Book Club: Americanah

| I love when I find a book that's relatable on so many levels. |

 "She liked that he wore their relationship so boldly, like a brightly colored shirt. Sometimes she worried that she was too happy. She would sink into moodiness, and snap at Obinze, or be distant. And her joy would become a restless thing, flapping its wings inside her, as though looking for an opening to fly away."


Overall, Americanah by Chimamanda Ngozi Adichie is a love story, however, Adichie doesn't restrict herself with tackling other issues in this thought provoking African literature.

And it was so good.

Americanah follows the main character, Ifemelu, a young Nigerian woman that details her journey while living in both Africa and America; her high school sweetheart, Obinze, and his experience living in the U.K. through a series of present day situations and flashbacks.

This novel touches on so many issues with race, immigration, falling in and out of love, class and gender and ironically, as a country, we're still going through a lot of these things she mentioned. For example, feeling the need (and sometimes going to extreme measures) to change our hair to fit in at work, or seeing so many magazines dedicated to only honor the physical attributes of non-WOC.




"You see, in American pop culture, beautiful dark women are invisible (the other group just as invisible is Asian men. But at least they get to be super smart). In movies, dark black women get to be the dat nice mammy or the strong, sassy, somewhat scary sidekick standing by supportively. They get to dish out wisdom and attitude while the white woman finds love. But they never get to be the hot woman, beautiful and desired and all."

Americans of African descent reading this novel will basically recognize a lot of things that are relatable, or read certain parts and think, "exactly!" I often found myself in disbelief on how accurate some of the points were in the story, especially when Ifemelu wrote entries on her popular blog, "Raceteenth," that discussed race in America from the point-of-view of the Non-American Black person. 

"If you want to move to a nice neighborhood, do you worry that you might not be welcome because of your race? If you need legal or medical help, do you worry that your race might work against you? When you use the "nude" color of underwear and Band-Aids, do you already know that it will not match you skin?"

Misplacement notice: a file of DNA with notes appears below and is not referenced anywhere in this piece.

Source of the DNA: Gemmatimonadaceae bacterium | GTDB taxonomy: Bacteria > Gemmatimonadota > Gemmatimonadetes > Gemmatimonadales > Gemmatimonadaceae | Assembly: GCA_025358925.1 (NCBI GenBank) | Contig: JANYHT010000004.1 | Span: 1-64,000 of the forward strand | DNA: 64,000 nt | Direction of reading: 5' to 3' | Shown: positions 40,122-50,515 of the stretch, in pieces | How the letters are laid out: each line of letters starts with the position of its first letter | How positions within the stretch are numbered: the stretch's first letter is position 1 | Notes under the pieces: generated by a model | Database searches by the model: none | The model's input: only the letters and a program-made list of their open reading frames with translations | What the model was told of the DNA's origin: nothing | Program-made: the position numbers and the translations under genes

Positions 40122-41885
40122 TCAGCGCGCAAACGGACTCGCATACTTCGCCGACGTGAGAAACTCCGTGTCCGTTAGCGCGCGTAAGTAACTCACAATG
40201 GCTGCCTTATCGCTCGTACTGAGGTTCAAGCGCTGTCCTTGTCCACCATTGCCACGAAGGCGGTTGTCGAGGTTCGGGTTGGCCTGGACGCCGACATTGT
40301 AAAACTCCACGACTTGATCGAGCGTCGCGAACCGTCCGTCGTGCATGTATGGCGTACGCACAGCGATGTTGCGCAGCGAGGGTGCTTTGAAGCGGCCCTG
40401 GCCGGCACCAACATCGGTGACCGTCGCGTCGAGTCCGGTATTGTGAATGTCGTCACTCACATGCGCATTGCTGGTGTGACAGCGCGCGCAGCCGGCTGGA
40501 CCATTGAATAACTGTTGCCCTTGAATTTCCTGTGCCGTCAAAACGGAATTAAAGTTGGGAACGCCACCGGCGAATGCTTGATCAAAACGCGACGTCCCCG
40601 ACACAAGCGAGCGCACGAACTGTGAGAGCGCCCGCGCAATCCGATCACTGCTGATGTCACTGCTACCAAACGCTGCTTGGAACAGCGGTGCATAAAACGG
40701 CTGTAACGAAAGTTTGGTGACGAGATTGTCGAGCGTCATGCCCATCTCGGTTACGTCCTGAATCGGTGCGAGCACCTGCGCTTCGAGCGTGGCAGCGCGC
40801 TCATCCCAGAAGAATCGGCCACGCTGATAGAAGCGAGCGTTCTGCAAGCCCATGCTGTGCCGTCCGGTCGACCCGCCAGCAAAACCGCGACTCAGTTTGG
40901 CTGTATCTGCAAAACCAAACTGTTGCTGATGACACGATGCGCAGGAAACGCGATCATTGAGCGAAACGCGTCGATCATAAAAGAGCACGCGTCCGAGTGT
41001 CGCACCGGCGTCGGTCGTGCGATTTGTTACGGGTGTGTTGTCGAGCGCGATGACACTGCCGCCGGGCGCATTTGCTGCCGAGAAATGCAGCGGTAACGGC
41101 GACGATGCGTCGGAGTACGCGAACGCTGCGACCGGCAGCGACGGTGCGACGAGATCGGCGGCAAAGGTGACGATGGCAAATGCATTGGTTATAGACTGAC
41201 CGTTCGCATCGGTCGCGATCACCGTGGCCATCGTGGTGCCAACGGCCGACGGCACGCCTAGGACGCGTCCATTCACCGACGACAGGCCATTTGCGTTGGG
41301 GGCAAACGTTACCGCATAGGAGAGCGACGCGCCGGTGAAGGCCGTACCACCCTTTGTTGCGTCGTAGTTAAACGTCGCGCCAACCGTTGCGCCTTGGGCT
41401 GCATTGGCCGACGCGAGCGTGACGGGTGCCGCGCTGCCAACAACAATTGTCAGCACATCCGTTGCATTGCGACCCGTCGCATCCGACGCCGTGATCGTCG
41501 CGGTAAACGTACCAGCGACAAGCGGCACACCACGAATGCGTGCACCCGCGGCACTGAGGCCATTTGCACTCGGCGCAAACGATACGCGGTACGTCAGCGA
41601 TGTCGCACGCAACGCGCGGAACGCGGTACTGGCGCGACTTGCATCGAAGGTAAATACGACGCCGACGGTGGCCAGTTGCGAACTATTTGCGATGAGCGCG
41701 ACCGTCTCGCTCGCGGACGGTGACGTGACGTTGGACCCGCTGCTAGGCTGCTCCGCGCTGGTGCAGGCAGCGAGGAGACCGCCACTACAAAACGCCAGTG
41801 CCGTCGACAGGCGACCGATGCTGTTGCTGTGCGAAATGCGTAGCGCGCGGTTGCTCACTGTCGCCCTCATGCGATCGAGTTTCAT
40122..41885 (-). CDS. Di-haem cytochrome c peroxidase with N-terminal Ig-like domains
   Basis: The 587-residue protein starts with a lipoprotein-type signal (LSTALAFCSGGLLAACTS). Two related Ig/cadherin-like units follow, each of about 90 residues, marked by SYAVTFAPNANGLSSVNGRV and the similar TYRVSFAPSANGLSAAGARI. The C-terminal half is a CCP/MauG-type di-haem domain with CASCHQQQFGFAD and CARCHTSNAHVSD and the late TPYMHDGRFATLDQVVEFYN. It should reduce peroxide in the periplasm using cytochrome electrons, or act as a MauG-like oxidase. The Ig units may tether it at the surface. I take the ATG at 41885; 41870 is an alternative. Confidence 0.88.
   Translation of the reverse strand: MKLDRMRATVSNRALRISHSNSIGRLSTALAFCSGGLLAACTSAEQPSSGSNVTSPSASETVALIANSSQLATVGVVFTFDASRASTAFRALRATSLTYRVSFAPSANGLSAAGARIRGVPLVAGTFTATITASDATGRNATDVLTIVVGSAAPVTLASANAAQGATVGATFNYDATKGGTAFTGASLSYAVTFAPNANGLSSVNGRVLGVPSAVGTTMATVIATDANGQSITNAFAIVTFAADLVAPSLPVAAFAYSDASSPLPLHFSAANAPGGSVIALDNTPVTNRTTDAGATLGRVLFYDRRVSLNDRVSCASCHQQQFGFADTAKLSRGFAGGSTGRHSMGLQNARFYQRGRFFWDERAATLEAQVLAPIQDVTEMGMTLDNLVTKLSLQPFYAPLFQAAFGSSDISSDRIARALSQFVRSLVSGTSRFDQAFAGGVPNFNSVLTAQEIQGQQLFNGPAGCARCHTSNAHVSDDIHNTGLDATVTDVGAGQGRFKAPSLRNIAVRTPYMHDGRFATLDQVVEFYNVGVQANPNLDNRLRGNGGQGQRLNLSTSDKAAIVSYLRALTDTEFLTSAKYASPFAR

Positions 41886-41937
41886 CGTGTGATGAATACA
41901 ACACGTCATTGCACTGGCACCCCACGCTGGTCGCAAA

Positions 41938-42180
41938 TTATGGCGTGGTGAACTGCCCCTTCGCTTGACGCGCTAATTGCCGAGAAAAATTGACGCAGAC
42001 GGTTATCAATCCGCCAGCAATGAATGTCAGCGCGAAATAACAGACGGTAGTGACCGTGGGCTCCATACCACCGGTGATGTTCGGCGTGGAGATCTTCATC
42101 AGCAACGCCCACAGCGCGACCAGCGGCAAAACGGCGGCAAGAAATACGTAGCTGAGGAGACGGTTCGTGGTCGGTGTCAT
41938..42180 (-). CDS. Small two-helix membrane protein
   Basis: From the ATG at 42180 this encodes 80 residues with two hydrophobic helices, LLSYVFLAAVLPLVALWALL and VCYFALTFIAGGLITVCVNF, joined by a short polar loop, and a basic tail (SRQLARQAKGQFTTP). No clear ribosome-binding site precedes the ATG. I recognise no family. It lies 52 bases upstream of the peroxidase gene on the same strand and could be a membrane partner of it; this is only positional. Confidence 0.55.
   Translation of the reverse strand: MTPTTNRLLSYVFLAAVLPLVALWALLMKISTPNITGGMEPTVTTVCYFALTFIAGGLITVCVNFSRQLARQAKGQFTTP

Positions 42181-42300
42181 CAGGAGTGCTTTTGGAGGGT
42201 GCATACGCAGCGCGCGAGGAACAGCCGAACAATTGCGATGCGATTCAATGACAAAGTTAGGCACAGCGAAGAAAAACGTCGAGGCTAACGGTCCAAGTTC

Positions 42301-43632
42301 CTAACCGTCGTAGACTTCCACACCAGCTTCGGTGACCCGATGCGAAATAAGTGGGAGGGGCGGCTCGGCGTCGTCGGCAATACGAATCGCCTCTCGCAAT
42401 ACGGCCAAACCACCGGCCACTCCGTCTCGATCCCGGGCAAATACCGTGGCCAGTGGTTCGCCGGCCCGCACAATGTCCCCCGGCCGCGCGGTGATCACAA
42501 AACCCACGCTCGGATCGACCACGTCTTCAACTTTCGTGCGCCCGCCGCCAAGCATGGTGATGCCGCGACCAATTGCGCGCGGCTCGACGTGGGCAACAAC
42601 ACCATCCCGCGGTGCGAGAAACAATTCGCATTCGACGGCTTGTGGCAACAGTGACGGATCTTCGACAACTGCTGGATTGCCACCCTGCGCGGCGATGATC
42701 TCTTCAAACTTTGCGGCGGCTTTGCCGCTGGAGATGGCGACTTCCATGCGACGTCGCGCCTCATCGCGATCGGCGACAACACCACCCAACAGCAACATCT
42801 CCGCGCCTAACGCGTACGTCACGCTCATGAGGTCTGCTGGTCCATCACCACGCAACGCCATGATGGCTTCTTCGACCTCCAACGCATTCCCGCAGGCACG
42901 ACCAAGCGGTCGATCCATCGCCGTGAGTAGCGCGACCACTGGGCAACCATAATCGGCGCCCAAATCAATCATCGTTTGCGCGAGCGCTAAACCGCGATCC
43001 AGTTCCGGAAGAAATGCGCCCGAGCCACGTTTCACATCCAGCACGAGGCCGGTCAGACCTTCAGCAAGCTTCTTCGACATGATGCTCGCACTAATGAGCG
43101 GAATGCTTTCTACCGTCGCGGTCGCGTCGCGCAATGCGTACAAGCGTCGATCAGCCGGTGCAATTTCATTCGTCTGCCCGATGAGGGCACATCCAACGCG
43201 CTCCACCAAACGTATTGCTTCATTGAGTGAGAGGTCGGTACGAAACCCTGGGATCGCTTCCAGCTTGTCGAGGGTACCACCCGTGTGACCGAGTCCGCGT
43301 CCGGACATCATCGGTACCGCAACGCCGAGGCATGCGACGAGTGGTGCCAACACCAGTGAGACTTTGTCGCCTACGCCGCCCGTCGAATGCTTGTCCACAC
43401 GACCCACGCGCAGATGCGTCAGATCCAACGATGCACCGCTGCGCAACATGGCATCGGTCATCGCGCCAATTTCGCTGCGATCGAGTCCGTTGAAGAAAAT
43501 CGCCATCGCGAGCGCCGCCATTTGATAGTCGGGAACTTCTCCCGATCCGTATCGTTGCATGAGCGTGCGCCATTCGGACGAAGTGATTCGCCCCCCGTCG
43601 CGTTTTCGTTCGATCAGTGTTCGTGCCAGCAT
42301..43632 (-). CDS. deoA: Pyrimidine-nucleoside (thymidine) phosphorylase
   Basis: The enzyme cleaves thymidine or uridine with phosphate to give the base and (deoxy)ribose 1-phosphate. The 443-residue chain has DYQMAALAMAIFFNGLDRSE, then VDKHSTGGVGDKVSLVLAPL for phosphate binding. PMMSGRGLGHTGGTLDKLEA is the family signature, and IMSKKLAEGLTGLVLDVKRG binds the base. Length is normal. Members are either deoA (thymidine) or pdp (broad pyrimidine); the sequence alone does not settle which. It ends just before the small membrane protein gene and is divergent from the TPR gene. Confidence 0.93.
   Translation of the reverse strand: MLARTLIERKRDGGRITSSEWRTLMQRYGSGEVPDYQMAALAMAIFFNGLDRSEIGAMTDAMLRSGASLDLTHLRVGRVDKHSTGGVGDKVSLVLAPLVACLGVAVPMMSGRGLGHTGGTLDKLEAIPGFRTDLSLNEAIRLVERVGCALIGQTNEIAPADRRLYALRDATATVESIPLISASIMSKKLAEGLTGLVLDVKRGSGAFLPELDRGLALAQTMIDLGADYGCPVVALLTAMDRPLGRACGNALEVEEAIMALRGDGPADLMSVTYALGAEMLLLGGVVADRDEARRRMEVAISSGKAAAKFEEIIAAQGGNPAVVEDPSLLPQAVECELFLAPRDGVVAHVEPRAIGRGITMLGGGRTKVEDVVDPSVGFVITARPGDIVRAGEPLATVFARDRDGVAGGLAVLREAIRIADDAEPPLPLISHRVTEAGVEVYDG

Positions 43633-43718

People who come to America from other countries will relate to a lot of what's told in this book as well, as it touches on immigration and what it's like coming from another country,  raising a child in America and adjusting to American culture.

I will say, the blatant racism and the racial dynamics here in America are frustrating and makes me mad; I hate being depressed about something I feel hasn't changed (example: police brutality).
However, while Americanah does speak on all the issues I mentioned above, it doesn't make me upset even in the light of everything currently happening in this country. It's really a hopeful novel.


There are so many truths in this book that's explained in a somewhat funny, yet, realistic way and Adichie managed to capture the many different emotions in the book so perfectly and teach multiple lessons while doing so. I especially admired the depiction of Ifemelu going against the grain to follow her heart, not knowing where it'll exactly take her, but doing it anyway.

I also love how I can actually see what's happening in this book because of how realistic and beautifully written it is. I felt connected to Ifemelu and the different situations in the novel reminded me of conversations, debates and even arguments I've had with friends and family. 

It's quite lengthy, but, it's one of those books that's an easy read and is hard to put down. I highly recommend it and think everyone from high school to college students and adults should definitely sit down and read (or reread) it.

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